Get Jabra Elite 65t Earbuds from Amazon for $118
Get Mpow Flame Bluetooth Headphones from Amazon for $19.99

5. A bike seat cover to make long rides more comfortable

Credit: Zacro
If your bike's seat is uncomfortable, a cover can help you out.

Many popular at-home bike models are stadium cycle bikes, which come equipped with a slim, lightly padded seat. This makes it easier to get up and down while you’re pedaling, but can also cause discomfort after an extended period of time. If your rump isn't happy after a few minutes on the saddle, you may want to supplement it with a seat cover.

One great option is this Zacro gel-infused cover, which slides over narrow seats to provide more cushioning and support for your rides. As a bonus, if you have a regular road bike with a narrow seat, this cover should work on it, too, so you can switch it back and forth if you need a softer base on both bikes.

Get the Zacro Gel Bike Seat Cover from Amazon for $21.99

6. A mat to protect your floor and keep your rides smooth

Credit: CyclingDeal
A mat can prevent your bike from scuffing the floors.

Whether you’re putting your bike on a bare floor or carpet, it’s important to have a mat beneath it to protect the surface from scuffs and tears. In addition to preventing damage, a mat can also help provide extra stability for the bike and absorb its vibrations and noises, which is great for people in shared living spaces or apartments with thin walls.

Amazon reviewers love the CyclingDeal mat, which, at 30 inches by 60 inches, fits perfectly under most stationary bikes. It’s made of durable PVC that prevents damage and keeps the machine from slipping and comes with two texture options: “soft,” which is best for hard floors, and “high-density,” which is best for carpets.

Get the CyclingDeal Bicycle Trainer Mat from Amazon for $48.98

7. Gear to clean your bike post-workout

Credit: ScotchBrite / Cleansmart
Keep your bike in good condition with non-abrasive cleaners.

As already discussed, you will sweat during your ride, and some sweat will end up on your bike. This means you’ll want to make time for a post-ride cleanup in addition to your stretch—especially if you share the bike with other people.

Each manufacturer has different instructions for wiping down the bike. Some recommend using a rag with soap and water, while others, including Peloton, recommend using an all-purpose surface spray cleaner or disinfectant wipes. Some cyclists on Reddit say they just use baby wipes or other gentle vinegar-based wipes to clean up without risking damage to the paint.

If it’s a shared bike, using disinfectant is especially important. If you can’t locate Clorox or Lysol wipes, try a spray like Cleansmart. When using a spray, spritz it directly on a microfiber towel or rag—paper towels often leave lint behind.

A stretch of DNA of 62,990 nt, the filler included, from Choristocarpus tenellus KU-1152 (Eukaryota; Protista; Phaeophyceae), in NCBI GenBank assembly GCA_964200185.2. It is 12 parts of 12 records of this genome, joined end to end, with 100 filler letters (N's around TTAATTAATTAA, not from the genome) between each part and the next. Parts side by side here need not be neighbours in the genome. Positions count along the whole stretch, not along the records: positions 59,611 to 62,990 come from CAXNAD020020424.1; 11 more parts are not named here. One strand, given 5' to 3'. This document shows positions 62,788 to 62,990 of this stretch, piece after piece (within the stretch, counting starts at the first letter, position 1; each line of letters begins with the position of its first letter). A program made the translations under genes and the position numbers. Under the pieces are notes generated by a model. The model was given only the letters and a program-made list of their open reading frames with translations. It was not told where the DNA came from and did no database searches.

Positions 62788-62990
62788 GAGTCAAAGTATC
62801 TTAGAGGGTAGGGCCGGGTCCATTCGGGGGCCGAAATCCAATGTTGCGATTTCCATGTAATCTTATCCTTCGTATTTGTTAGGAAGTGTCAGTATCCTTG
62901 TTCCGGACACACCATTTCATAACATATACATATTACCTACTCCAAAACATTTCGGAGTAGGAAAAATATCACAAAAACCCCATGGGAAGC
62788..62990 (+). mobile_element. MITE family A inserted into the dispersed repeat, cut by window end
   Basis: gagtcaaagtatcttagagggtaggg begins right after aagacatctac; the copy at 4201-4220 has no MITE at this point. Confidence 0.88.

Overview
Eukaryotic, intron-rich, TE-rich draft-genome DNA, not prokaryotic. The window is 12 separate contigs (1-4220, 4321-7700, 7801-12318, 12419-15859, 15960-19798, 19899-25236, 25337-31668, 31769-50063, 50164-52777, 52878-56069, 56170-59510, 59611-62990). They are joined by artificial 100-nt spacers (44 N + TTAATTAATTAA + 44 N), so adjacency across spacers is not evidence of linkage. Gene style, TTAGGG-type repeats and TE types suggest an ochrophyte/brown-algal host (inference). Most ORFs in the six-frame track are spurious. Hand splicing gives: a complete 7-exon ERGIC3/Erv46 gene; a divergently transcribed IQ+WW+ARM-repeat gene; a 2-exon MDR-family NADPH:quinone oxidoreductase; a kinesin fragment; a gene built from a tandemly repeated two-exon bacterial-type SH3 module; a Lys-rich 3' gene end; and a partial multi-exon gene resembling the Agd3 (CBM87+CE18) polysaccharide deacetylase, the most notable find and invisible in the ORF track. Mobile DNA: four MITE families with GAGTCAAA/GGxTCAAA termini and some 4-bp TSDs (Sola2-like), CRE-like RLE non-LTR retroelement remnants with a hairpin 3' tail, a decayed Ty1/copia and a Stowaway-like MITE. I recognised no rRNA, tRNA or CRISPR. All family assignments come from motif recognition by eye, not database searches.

If your bike has a screen, skip the spray when you clean it. Instead, turn it off and gently rub it down with a clean microfiber towel. When a dry towel doesn’t cut it, Peloton recommends using Windex wipes before the microfiber towel, which helps clear off oil and fingerprints without making the screen streaky.

Get Scotch Brite 3-in-1 Cleaning Microfiber Cleaning Cloth from Target for $2.99
Get Cleansmart Disinfectant Spray 2-Pack from Amazon for $12.99
Get Up&Up Fragrance Free Baby Wipes from Target for $12.95
Get Windex Electronics Wipes from Target for $5.19

8. A water bottle to replenish your fluids

Credit: Reviewed / Betsey Goldwasser
Replenish your fluids with this water bottle.

Staying hydrated is key to powering through your workouts. Maintain your workout water intake with our favorite water bottle, the Brita Premium Filtering water bottle. This 20-ounce drinking vessel has a straw-containing lid that opens with the push of a button and allows you to drink without twisting a cap or even tilting the bottle, which is helpful when you’re simultaneously panting and trying to slurp down your drink before the next interval begins. The Brita also keeps water cold for 24 hours, helps remove funky taste from water, and fits in most cup holders.

Get the Brita Premium Filtering Water Bottle from Amazon for $24.99

9. Resistance bands and weights to add on to your workout

Credit: Letsfit / Powerblock
Strength training is a great addition to the cardio you'll get on the bike.

Your bike may come with a pair of light weights. But if you really want to build muscle, it’s a good idea to add a little more resistance training into your routine. A full set of dumbbells is great, but can be costly and take up a lot of space. For a space-friendly and not-so-costly solution, consider a set of resistance bands. This one, from LetsFit, costs less than $20 and can help strengthen glutes, arms, core, hamstrings, and more, and be neatly tucked away when they aren’t in use.

If you want to make more of an investment in your strength training, a pair of adjustable dumbbells could be the right call. This set from PowerBlock switches from 3 to 24 pounds in 3-pound increments with an easy-to-use selector pin, making any kind of strength training accessible.

Get LetsFit Resistance Bands Set from Amazon for $19.95
Get PowerBlock Sport24 Adjustable Dumbbells from Amazon for $3489.95

10. Socks to keep your feet comfy throughout your workout

Credit: Smartwool / Saucony
A good pair of socks is essential to staying comfy while you cycle.

You might not think that your feet sweat all that much. But a few minutes into a cycling class, and—yeah. You can’t stop this, but you can mitigate its bad effects—blisters, chafing, feelings of overwhelming sogginess—with a good pair of socks. If you’re wearing cycling shoes, Peloton instructor Matt Wilpers recommends socks that are thin, light, and moisture-wicking.